How does that compare with just being confident the merits of Christ apply to you? Quite a difference. So, by his own standard, Luther's church has fallen. What he thought was a great discovery was just a great mistake. And yet his whole system stands or falls on his error, as he himself said.

There is a large standard Protestant reference work, "Interpreter's Dictionary of the Bible." It first appeared in four very large volumes, with alphabetical articles on everything pertaining to the Bible. In 1976 there appeared a Supplement volume, which contained some new articles,and some older articles revised. This latest volume does have a new article on faith, on p. 333. We look for the subsection on St. Paul--for St.James uses the word faith very differently. What do we find? Precisely the same as what we explained above. Faith is a complex of belief, confidence, obedience, love. The article even explains Paul's words in Romans 1:5: "the obedience of faith" to mean,"the obedience which faith is." Luther thought we do not have to obey any commandment at all if we have faith - but he did not see that faith itself includes obedience to God's commands!

How sadly wrong could he be? By his own standard, the article on which his church would rise or fall has fallen.

We could add: another pillar of his church was "Scripture alone." But that left him with a problem he could not solve: Which books are inspired and so are part of Scripture? For in the first centuries there were in circulation many books that were called Gospels, with the names of Apostles on them. How could he know which ones were inspired? He thought that if a book preaches justification by faith strongly, it is inspired - otherwise not. But Luther never proved that that was the test. And it could not be: he or I could write a book to preach justification by faith, and it would not be inspired.

At a national Baptist convention in 1910, Professor Gerald Birney Smith gave a paper on this very problem (It was published in the next year in "The Biblical World" 37, pp. 19-29). The Professor reviewed every way he could think of to determine which books are part of the Bible. He found all attempts insufficient. He said there was only one way that could work - if we had a divinely protected teaching authority to assure us. Smith believed we had no such thing. Therefore, he was, sadly, left with no way to know which books are part of the Bible! Really, to be logical, he should stop quoting the Bible, because he did not know what works were part of the Bible. Professor Smith examined and rejected Luther's attempt, among others.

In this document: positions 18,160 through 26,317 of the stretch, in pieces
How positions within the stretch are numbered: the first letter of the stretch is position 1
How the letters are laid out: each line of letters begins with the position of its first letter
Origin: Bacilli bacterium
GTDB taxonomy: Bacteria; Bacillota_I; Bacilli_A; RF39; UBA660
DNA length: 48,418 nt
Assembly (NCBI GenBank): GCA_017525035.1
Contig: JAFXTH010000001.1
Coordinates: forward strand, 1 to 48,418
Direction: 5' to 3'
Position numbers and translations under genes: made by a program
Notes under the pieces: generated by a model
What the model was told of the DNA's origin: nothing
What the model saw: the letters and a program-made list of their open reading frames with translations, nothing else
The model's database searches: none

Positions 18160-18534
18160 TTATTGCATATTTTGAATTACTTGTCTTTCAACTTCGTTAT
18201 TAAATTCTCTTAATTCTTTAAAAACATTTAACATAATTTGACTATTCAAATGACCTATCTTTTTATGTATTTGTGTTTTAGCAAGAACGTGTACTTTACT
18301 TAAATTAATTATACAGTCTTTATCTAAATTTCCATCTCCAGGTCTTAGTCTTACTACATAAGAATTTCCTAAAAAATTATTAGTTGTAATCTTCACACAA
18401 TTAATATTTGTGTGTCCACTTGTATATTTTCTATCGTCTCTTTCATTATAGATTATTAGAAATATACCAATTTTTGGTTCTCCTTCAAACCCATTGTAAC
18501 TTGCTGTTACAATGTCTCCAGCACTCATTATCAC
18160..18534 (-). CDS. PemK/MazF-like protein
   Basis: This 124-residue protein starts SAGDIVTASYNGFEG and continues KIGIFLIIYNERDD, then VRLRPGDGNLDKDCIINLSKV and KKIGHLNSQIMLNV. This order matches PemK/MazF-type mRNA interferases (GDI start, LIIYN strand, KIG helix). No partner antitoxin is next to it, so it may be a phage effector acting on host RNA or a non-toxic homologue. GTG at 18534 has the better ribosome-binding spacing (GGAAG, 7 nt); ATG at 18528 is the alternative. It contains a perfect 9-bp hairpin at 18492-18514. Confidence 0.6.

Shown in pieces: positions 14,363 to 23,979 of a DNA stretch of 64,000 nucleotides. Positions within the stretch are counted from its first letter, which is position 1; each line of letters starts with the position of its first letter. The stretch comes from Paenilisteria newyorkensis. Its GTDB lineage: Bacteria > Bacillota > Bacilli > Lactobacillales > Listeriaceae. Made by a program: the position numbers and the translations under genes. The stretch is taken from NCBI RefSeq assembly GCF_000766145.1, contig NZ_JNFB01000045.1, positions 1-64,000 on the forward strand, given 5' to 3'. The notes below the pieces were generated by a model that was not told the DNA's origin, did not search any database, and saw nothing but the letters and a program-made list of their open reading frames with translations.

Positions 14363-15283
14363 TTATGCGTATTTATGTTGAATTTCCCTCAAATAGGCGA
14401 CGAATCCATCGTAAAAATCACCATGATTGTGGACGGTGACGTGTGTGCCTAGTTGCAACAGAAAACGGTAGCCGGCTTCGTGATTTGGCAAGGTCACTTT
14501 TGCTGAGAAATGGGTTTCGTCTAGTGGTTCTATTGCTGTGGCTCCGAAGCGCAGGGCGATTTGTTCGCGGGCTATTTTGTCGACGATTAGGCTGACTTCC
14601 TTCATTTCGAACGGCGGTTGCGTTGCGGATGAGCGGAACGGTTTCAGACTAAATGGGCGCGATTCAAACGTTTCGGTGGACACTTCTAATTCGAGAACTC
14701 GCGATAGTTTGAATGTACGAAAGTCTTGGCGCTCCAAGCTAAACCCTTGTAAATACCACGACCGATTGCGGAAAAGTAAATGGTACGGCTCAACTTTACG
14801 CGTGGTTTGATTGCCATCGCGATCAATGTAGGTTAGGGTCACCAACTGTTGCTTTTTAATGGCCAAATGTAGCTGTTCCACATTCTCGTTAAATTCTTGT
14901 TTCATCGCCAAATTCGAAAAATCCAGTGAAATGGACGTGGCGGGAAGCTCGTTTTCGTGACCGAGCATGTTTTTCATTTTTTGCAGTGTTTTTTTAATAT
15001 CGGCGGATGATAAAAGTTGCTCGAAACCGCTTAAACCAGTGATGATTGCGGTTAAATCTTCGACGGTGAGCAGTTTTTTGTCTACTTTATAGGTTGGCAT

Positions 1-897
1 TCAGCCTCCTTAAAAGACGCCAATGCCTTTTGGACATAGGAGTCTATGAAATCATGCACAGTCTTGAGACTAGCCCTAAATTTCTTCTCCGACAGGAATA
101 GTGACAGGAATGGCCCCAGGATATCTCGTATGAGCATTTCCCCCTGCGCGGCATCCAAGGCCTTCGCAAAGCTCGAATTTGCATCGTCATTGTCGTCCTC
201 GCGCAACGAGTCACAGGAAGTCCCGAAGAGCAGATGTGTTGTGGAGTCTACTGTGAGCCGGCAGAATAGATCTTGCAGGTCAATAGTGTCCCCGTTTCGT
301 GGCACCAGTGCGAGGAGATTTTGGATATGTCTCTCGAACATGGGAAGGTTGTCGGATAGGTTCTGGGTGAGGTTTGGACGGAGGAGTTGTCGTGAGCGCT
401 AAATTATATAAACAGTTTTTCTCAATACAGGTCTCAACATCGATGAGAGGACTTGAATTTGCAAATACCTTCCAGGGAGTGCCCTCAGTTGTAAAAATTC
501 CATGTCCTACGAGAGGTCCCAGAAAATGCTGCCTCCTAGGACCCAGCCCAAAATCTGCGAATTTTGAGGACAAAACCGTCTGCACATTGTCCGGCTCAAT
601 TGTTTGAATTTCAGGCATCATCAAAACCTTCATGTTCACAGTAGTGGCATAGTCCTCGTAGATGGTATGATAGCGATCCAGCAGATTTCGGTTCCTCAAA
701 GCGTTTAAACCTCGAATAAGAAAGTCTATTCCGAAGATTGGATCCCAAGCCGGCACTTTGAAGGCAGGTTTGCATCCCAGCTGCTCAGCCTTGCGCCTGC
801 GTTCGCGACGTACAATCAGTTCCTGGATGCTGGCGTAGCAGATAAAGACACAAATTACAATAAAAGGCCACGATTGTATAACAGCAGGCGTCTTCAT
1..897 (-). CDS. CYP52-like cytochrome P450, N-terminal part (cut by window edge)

What a tragic fall - both columns have fallen on which Luther depended - justification by faith (with his mistaken notion of the two key words in that phrase), and Scripture alone. So Luther had no right to quote Scripture at all. And even if he had had such a right, Scripture shows he was seriously wrong as to what St. Paul means by faith.

Infallible salvation? Imagine a ledger for me, credit and debit pages. According to Luther, if one once takes Christ as His Savior, he enters infinity on the credit page - then no matter how much he has sinned, is sinning, will sin, the infinity of Christ outbalances it. So he is infallibly saved. Some add: He cannot lose that security. [Compare Protestant charges that indulgences are a permission to sin!. Here it is, in the big time!]

St. Paul himself did not think he had infallible salvation. In 1 Cor 9:24- 27, Paul compares Christian life to the great games at Corinth. Anyone who hoped for the prize had to go into athletic training, and so deny himself a lot. Only one could get the prize. But christians can all get it, and their prize is eternal life, not just a crown of leaves. Some Protestants say Paul is just urging them to gain something extra. But no, in context, Paul has been urging them for some time to avoid scandalizing another by eating meat offered to idols which the other thinks is forbidden. In 1 Cor 8:11-13 Paul pleads that "the weak one will perish [eternally] because of your knowledge, a brother because of whom Christ died."